Happy June, friends! It's beginning to finally look like summer here in Madison and I'm so excited for all of the summer shenanigans to begin! This past month, my biggest achievement was finishing my first year of graduate school - whew!
The last couple weeks of the semester were a crazy time of working too much, burning out, and subsequent couch potato status but now I feel like I’m a little bit back to my old self! The warm weather doesn’t hurt either :) Since I’ve been through the academic ringer this past year, I thought I’d share a couple of my thoughts from my first year as a PhD student - at first I thought I’d write about “things I learned” but let’s be real, my brain is usually such a whirlwind of chaos that these are really just random thoughts on my first year :P
No one can quite prepare you for what it's like to pursue a PhD. Before starting my PhD, I was warned time and time again of the stress and work and pressure that comes with both a PhD and academic professions. I read every book I could get my hands on and interviewed every PhD student I knew to get a feel for whether this was something I truly wanted to pursue. Despite all of that prep work, there was still really nothing that could have prepared me for being a PhD student because there’s really nothing quite like it (in both the good and the bad). I wasn’t really prepared for how confused and frustrated I’d be throughout most of the year (since it is such an independent pursuit) and I truly didn’t understand how difficult it’d be to maintain some semblance of work-ilfe balance during the busier times of the semester : /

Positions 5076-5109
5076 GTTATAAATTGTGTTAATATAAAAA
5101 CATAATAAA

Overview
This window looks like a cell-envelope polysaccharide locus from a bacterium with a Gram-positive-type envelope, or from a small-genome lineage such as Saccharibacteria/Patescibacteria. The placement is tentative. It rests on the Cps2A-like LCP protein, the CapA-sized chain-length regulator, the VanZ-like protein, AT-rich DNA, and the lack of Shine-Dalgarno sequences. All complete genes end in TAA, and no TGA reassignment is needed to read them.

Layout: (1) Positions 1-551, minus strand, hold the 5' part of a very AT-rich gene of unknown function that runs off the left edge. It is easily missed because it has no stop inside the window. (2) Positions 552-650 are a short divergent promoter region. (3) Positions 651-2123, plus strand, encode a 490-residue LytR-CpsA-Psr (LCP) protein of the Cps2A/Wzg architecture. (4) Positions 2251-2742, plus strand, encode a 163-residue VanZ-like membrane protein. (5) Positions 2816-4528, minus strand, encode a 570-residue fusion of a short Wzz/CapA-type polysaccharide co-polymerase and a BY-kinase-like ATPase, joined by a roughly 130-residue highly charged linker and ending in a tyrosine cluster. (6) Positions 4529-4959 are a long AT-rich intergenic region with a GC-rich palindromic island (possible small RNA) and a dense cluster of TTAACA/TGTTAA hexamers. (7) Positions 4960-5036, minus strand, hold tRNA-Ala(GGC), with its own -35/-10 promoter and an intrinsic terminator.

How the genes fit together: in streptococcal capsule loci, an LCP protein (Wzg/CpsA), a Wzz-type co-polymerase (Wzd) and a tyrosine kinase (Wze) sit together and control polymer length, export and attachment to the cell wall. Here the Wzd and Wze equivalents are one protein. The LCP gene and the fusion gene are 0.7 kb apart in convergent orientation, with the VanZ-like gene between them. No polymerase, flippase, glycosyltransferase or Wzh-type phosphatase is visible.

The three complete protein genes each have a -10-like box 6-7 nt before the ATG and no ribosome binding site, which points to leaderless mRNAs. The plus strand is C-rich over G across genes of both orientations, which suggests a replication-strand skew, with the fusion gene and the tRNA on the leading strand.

Anxiety is a real thing. I reeeeeaaaaally thought that I’d managed to train most of my social anxiety out of my system. I grew up a super shy kid and throughout high school and college, my social anxiety continued to decrease - so, naturally -I thought it would only keep decreasing as I got older. I was wrong. I honestly can’t quite pinpoint the exact reason why my anxiety has skyrocketed since beginning my PhD (likely a combination of many things) but I think it often stems from being told to do things that I have no idea how to do which brings up all kinds of feelings of incompetence.
Just because everyone else is working 24/7 doesn’t mean you also have to work 24/7. This is something I’m still trying to talk myself into! I’m one of those people who really can’t focus for more than 5-6 hours in a day. Even when I try to work more than that, the first 5 hours of my work day are about 100000x more productive. I’m a part of a very hard-working cohort and I often feel pressure to work later at night and all the time on weekends. I’m still working on reminding myself that I’m a human, not a robot :)
Anyhoo, if you’ve made it this far, thanks so much for listening to my PhD-related rambles :) Hope your May was absolutely wonderful and thanks as always for reading!